AAUW Issues: Retirement Security

The American Association of University Women strongly supports strengthening retirement benefits and programs, including pension improvements and protecting Social Security from privatization.

Additional Resources

Download Printable Quick Facts on Retirement Security

The Social Security system is more than just a retirement program. It is one of the most successful anti-poverty programs in our nation’s history. It provides benefits to children, disabled workers, surviving spouses, and retirees.

The Gender Gap and Retirement

Women who work full time earn 77 cents on average for every dollar men earn. This gap is found throughout the economy, even when controlling for factors known to affect earnings such as education and training, parenthood, and hours worked. College-educated women still earn 7 percent less than men one year out of college, even when they have the same major and occupation as their male counterparts.

Continuing pay inequity results in women having fewer savings, lower Social Security benefits, and lower (if any) pension benefits, leaving them on an unequal retirement footing.

Retirement Insecurity

Women’s retirement insecurity is in part because many women do not have private savings to rely on. Among workers participating in an employment-based retirement plan in 2010, female wage and salary workers ages 21–64 participated in a retirement plan at a lower level than males did, and only half of all workers participated in a private plan.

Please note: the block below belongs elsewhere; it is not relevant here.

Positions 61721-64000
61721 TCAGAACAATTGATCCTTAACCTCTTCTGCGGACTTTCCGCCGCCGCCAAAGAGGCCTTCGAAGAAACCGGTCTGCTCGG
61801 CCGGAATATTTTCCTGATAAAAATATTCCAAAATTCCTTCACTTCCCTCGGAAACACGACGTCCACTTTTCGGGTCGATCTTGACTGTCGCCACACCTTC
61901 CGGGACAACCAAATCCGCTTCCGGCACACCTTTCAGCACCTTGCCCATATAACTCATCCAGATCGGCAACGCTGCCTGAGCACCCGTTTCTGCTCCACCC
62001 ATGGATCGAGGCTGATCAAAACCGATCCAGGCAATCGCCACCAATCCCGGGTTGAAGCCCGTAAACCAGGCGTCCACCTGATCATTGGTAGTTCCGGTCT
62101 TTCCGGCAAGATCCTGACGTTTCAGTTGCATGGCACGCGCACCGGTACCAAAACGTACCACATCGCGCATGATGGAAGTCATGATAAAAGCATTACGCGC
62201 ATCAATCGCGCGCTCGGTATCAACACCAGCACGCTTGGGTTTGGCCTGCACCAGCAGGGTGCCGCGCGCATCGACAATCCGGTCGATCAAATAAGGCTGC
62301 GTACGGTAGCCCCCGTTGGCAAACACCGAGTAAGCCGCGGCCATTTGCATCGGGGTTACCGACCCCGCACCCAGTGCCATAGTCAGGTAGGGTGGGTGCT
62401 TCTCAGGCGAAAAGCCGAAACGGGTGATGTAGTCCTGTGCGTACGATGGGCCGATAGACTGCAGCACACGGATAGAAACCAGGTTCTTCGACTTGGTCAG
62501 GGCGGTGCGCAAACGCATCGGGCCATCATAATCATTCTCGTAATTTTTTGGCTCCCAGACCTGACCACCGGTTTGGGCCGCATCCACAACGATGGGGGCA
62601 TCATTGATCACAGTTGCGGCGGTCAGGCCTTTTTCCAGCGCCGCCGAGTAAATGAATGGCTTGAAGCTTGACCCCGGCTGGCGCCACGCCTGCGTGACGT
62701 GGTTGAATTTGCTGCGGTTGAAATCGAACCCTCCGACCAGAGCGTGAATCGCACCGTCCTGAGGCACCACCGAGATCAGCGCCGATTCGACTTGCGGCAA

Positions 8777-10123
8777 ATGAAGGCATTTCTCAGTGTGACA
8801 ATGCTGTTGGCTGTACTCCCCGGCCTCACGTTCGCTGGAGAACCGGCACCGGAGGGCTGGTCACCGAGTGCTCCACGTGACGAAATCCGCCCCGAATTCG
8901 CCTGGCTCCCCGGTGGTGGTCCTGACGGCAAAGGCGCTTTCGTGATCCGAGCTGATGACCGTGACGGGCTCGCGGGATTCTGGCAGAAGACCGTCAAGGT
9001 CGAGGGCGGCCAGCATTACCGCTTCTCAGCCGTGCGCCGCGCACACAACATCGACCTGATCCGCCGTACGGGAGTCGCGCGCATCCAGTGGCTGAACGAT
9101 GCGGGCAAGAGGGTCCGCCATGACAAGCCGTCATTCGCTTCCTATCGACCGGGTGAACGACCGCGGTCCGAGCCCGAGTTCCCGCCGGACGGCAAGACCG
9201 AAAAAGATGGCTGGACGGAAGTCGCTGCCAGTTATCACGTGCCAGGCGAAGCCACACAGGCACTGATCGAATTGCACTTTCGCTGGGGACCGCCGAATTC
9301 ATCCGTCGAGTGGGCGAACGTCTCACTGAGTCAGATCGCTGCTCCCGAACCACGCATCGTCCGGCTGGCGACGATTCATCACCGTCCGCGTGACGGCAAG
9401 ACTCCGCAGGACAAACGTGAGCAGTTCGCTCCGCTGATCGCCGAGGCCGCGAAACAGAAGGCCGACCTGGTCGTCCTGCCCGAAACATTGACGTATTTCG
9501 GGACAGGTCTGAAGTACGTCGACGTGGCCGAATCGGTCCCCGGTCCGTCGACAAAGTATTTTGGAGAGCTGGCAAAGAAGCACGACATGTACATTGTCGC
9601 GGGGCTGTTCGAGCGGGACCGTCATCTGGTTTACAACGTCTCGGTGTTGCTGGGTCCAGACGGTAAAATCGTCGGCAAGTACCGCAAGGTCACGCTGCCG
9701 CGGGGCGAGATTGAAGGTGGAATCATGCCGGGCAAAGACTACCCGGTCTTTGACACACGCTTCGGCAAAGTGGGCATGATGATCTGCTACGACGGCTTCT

Many women work in industries or occupations that do not offer 401(k)s or other defined contribution plans. For example, women are twice as likely to work on a part-time basis as men.  Currently, the Social Security benefit formula cannot make up for the substantial amount of time some women are out of the workforce or that women are unlikely to be able to make pension or retirement savings investments during their displacement.

Social Security

Because women live longer, they depend on Social Security’s guaranteed, inflation-adjusted lifetime benefits for more years than do men:

  • Social Security supports millions of older women — more than half would fall into poverty without these benefits.
  • Forty-eight percent of all non-married (divorced, widowed, or never married) women age 65 and older get 90 percent or more of their income from Social Security.
  • In 2008, 23 percent of women over the age of 65 relied on Social Security for all of their income.

Yet Social Security is not perfect. Women still bear a disproportionate burden of caregiving responsibilities, which can take them out of the paid workforce to care for children and aging parents.

Improving Retirement Security for Women

Many women cobble together retirement benefits from a number of sources, and even then are left to rely on the benefits of their spouse, other public assistance programs, or live in poverty.

Although Social Security needs reform, the system is not broken. The most recent Social Security trustees’ report shows that the system can pay all scheduled benefits through 2033.

One possible reform to strengthen the system is lifting the payroll tax cap, putting the wealthiest Americans on equal footing with everyone else. The Chief Actuary of the Social Security Administration has projected that applying the payroll tax to income above $250,000 will extend the full solvency of Social Security for the next 75 years, protecting the benefits of millions of Americans.

Another potential reform is a caregiver credit, which would give Social Security credits to men and women who step away from paid work to provide family care. This would help alleviate the resulting shortfall in Social Security benefits.